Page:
It’s amazing to think that anyone lived here, that this valley was once green. Now it is sun-blasted, scorching hot, and the only life is the circling vultures and the rainbow-colored iguanas, like something out of a desert hallucination, skittering across the rocks.
The reminders of past life rise up around me, however, eroded to look more like drip castles than the pyramids they once were. I am in Túcume, the once-grand capital of the Sican culture, Peru’s mythical Valley of the Pyramids.
I am not far from Chiclayo, and even closer to the city of Lambayeque, where the Royal Tombs of Sipán Museum serves as one of the major tourist attractions on the north coast. Here at Túcume however, there are few visitors.
It is not hard to get to the site. Combis leave regularly from Chiclayo and Lambayeque, dropping passengers in the modern village of Túcume, from which an quick mototaxi ride leads to the ruins. By car or taxi, it is about a 30 minute ride from Chiclayo.
There are two main trails marked out across the desert plain in Túcume. One leads to Cerro Purgatorio, a craggy hill overlooking the 26 pyramids that comprise the site. The trail winds across the scorched valley, between several of the pyramids, before arriving at a staircase leading to different scenic overlooks on the face of Purgatorio.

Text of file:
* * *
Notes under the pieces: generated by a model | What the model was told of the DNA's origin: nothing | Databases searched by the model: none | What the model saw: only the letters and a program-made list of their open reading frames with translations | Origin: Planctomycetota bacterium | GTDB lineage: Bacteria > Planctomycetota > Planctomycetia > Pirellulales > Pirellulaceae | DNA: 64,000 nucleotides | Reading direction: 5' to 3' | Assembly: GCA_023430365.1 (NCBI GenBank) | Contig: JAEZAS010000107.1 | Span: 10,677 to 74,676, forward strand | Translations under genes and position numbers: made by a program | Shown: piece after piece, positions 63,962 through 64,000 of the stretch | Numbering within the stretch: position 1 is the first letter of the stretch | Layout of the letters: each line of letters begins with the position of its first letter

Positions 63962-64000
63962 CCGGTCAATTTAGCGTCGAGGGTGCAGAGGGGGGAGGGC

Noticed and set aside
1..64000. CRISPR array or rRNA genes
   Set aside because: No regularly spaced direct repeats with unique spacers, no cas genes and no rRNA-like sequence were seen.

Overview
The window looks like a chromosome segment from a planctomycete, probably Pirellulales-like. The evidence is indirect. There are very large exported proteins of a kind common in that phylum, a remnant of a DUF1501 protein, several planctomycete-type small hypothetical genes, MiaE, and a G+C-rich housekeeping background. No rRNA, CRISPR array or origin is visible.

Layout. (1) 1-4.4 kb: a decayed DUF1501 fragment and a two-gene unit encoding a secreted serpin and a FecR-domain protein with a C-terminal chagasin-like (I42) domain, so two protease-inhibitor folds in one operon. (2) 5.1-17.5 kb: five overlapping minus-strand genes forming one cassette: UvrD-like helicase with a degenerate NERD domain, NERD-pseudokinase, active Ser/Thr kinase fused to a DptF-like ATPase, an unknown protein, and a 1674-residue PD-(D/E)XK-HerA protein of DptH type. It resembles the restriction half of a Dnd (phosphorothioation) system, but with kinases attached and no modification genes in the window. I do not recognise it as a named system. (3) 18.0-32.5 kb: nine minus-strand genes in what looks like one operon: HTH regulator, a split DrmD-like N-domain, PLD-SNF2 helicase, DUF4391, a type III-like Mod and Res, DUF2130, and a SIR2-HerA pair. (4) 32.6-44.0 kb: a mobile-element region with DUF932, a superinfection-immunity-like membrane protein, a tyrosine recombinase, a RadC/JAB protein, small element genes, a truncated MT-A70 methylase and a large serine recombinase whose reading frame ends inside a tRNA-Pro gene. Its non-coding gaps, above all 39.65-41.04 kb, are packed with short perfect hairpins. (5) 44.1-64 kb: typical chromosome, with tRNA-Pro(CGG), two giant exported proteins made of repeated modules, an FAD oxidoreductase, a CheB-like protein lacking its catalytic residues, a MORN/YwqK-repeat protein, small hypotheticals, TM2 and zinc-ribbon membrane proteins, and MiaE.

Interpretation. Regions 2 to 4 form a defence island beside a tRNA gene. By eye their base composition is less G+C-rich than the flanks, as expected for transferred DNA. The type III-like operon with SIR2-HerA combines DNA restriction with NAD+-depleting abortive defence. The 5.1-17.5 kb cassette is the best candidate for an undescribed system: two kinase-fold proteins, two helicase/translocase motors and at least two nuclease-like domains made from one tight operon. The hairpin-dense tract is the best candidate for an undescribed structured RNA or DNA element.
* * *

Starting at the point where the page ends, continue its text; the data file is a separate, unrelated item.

The view of Huaca Larga (Photo: Heinz Plege/PromPerú)
From atop the hill, you can appreciate the scale of Túcume. Constructed about 1000 years ago, the complex features over two-dozen pyramids, in various states of erosion. It was founded after nearby Batán Grande was abandoned, and the original settler was rumored to be the grandson of Naymlap, the founder of the Sican culture and a figure you see represented all around Lambayeque. Today, the most prominent ruin at Túcume is the Huaca Larga, an elongated pyramid which extends over 2,000 feet in length.
The other trail leads across the desert to Huaca Las Balsas, a partially-excavated pyramid. Las Balsas is famous for its murals, which focus on ocean themes: waves, sea creatures and marine birds.
My favorite trail in Túcume, however, does not lead to any pyramid. Sweaty and tired from the climb up and down Purgatorio, I head to a little trail leading off from the site museum. It leads into a small, cool forest of carob trees. Birds- red, yellow, blue, gray, brown- shoot overhead and fill the forest with their songs. A bull peers in from a neighboring field. Through the trees, you can see the back side of one of Túcume’s immense pyramids.
The carob forest (Photo: Alex Bryce/PromPerú)
There is a hotel called Los Horcones de Túcume, just outside the archeological site. It was won several architectural awards for its traditional design. The hotel also offers lunch.
Otherwise, you are best off basing yourself in Chiclayo or Lambayeque. A visit to Túcume is easily combined with a visit to Lambayeque’s Royal Tombs Museum. A favorite lunch spot in Lambayeque is El Rincón del Pato, which specializes in duck and has many local specialties on the menu.